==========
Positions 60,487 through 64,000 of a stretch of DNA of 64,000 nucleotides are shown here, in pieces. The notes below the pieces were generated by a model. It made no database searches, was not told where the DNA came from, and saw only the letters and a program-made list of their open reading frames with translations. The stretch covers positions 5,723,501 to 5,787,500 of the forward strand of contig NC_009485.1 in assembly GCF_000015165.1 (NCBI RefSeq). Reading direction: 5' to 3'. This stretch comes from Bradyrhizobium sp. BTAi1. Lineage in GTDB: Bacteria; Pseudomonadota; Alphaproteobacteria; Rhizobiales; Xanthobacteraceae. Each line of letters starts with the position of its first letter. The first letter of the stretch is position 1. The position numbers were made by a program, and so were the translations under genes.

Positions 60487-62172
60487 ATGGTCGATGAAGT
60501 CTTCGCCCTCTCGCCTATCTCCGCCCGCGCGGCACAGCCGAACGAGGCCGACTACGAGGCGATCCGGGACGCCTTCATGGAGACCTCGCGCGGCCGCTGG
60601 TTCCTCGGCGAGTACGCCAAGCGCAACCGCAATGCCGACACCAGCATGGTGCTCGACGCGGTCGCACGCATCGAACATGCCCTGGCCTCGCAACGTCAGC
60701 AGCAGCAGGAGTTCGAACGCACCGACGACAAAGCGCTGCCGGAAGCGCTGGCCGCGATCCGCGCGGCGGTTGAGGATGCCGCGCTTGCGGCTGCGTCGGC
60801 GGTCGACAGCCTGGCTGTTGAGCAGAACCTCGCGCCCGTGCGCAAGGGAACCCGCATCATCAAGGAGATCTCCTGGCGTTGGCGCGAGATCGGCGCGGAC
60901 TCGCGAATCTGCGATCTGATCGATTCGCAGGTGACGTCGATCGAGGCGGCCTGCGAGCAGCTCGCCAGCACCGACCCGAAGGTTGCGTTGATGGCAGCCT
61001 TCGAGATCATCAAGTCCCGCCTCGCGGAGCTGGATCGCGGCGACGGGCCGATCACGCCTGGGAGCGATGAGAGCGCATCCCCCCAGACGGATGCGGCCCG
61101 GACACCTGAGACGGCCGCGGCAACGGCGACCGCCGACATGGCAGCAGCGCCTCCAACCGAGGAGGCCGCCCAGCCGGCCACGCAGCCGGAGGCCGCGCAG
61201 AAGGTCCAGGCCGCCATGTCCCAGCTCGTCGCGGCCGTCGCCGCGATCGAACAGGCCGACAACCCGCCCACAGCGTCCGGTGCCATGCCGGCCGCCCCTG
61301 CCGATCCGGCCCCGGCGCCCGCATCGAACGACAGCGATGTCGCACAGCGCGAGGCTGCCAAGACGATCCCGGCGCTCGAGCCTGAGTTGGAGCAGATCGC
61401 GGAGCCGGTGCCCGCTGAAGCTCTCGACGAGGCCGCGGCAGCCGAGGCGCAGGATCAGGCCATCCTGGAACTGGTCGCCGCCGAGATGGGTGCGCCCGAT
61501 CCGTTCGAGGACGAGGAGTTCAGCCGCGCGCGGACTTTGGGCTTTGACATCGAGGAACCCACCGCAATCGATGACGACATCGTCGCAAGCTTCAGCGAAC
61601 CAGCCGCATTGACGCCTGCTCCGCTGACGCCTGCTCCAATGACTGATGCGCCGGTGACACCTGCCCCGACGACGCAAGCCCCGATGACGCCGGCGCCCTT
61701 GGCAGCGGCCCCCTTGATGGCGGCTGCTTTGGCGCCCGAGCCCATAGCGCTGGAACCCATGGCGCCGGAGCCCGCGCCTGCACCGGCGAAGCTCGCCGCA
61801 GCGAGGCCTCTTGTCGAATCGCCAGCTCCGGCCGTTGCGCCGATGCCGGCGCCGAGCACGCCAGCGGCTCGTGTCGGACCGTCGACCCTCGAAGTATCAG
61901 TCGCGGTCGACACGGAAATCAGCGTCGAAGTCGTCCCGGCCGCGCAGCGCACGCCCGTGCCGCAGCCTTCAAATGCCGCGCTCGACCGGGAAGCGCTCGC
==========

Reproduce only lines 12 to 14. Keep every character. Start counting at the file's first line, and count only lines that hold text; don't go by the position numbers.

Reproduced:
61301 CCGATCCGGCCCCGGCGCCCGCATCGAACGACAGCGATGTCGCACAGCGCGAGGCTGCCAAGACGATCCCGGCGCTCGAGCCTGAGTTGGAGCAGATCGC
61401 GGAGCCGGTGCCCGCTGAAGCTCTCGACGAGGCCGCGGCAGCCGAGGCGCAGGATCAGGCCATCCTGGAACTGGTCGCCGCCGAGATGGGTGCGCCCGAT
61501 CCGTTCGAGGACGAGGAGTTCAGCCGCGCGCGGACTTTGGGCTTTGACATCGAGGAACCCACCGCAATCGATGACGACATCGTCGCAAGCTTCAGCGAAC